18

I've always had a short fuse. I've been quick to rise and lose my temper, but on the flip side I'm quick to get over it when others lose their cool. The problem is that others usually are not, especially if they are on the receiving end of it.

Having a short temper and saying things in anger is the number one cause of the relationship difficulties in my life, and it's caused more problems and heart ache than I could possibly set out to achieve if I was consciously trying to do so.

Most importantly, it can happen with family or close friends, when somehow a discussion leads to someone making an insult towards me (which I don't tolerate well) and from there it can escalate. There are definitely certain topics that will frequently lead to these types of escalations, as well as when I don't want to discuss something and the person persists. It can also happen when the other person argues with me - about who I am or my motive for saying or doing something - and their opinion is negative.

I have great difficulty expressing my irritation without it escalating between the other person and myself to a point I do not manage well emotionally.

What can I do to help circumvent or prevent my anger building to a point I lose my temper and say things I regret? What skills can I use to exit the discussion gracefully to find space to calm?

17

One strategy for coping with these kinds of issues is meta-talk. Much like SE sites each have an associated meta site, take a moment when you and the other person are both calm, and talk about how you argue.

You can apologize for getting out of control when you argue, and you can express everything that you just said: you are fast to anger, but also fast to cool. You hate that you do this, but don't know how to control it. You are so very sorry for the hurt that you have caused.

While you're in this meta discussion, you can try to discuss, or even actively set up, signals. For instance, you might set up a signal to say, "I am becoming angry, and I'm not sure how to control myself right now. Are you in any condition to help?" You might also set up a "time-out" signal, where each of you will go to a different room for 3 minutes and try to calm down before resuming.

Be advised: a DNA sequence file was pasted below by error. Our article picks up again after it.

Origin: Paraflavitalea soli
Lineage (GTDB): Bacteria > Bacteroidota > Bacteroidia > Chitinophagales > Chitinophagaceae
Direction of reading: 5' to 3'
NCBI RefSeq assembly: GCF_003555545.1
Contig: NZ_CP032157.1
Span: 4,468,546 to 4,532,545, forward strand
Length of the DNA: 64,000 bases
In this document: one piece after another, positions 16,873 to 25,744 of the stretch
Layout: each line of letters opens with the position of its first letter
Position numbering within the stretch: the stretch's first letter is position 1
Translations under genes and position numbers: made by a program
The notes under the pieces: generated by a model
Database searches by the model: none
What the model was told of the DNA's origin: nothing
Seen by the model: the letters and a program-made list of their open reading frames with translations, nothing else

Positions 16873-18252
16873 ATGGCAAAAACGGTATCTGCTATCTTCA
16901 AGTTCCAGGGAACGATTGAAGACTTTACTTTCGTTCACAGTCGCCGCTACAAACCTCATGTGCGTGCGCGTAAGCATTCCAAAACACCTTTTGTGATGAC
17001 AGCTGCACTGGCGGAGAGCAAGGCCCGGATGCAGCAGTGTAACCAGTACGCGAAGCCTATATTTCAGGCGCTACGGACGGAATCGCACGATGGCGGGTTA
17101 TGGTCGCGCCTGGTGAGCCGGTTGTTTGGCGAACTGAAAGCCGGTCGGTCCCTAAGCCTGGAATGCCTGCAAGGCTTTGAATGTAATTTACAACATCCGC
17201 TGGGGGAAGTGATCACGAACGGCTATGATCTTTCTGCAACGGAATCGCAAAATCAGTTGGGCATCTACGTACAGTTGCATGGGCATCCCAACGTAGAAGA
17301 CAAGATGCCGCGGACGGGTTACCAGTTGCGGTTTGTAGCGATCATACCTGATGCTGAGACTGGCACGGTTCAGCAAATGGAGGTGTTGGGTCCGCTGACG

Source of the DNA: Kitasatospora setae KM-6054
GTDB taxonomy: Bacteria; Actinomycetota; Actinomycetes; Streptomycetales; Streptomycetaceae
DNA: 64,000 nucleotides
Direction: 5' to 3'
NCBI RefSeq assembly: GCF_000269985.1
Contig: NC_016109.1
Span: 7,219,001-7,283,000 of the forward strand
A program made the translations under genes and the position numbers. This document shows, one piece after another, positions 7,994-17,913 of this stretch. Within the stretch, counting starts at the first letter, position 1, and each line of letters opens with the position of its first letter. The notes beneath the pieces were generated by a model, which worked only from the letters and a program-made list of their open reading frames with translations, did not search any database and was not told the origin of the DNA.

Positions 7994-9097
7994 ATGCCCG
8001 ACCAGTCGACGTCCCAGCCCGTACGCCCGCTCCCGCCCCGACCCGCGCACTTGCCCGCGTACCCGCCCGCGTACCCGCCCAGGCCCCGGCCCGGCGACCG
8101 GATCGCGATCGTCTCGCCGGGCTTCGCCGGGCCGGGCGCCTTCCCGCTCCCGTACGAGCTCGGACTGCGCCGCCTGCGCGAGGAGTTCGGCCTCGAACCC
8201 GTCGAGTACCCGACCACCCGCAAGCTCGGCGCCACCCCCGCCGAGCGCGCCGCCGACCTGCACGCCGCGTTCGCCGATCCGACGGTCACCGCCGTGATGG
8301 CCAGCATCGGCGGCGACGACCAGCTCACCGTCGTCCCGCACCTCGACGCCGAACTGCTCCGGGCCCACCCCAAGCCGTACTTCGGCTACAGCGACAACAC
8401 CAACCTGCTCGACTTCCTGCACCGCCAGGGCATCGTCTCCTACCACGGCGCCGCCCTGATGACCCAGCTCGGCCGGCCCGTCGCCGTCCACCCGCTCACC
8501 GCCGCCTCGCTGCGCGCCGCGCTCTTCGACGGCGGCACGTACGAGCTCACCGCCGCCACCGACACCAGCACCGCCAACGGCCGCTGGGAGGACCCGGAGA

Just be aware that, even if you set up these kinds of signals, no one is ever responsible to you for following them. They are tools that we set up to try to cool the situation when they get hot, but they are not fail-safes. However, in the long run, a reflective meta conversation in the hours or days following hot arguments will do more to keep things in check than any other single technique I am aware of. These conversations allow you to check in, figure out new approaches, see where things went wrong, and assure your loved ones that you still love them. They also provide a sense of safety to both parties in that they reaffirm that we are in this together, even if we mess up from time to time, we are still really on the same side.

Anger is a tough nut to crack, but I'm proud of you for acknowledging it and trying to face up to it. Good luck, friend!

5

It is a thing which your mind can't control simply.

Also it is common for people in your age group(I know your age coz we celebrated your birthday).

But things you should care is once you said a word as a result of bad anger, you can say sorry later but it is very hard for that person to forget.

I went through many such situations.

Self control

is the main thing you can do. whatever it is, try to be calm as much as possible. If there is no way you, then only you should express your anger on such scenario.

Also try to warn people about your bad anger by saying that Please don't provoke me. It won't be good for both of us.

4

Self-empathy is a very useful skill. It sounds like you recognize when you get angry and the sort of things that can trigger it. It may be helpful to practice recognizing those feelings in the moment.

Sometime when you're not angry, speak to your loved ones and say that you're working on your temper and ask if they're willing to let you step out of a conversation entirely if you start to get mad. Hopefully they'll say yes (if they say no, then there may be deeper problems between you and that person). Then you know that the person won't be surprised if you get tense and say, "I need to take a break."

Remember that it's wrong for someone to force you into a conversation. Anyone who respects you as a person should be willing to give you a chance to discuss things calmly instead of consumed by anger. If it's an important discussion to have, it's important to have it in a productive context.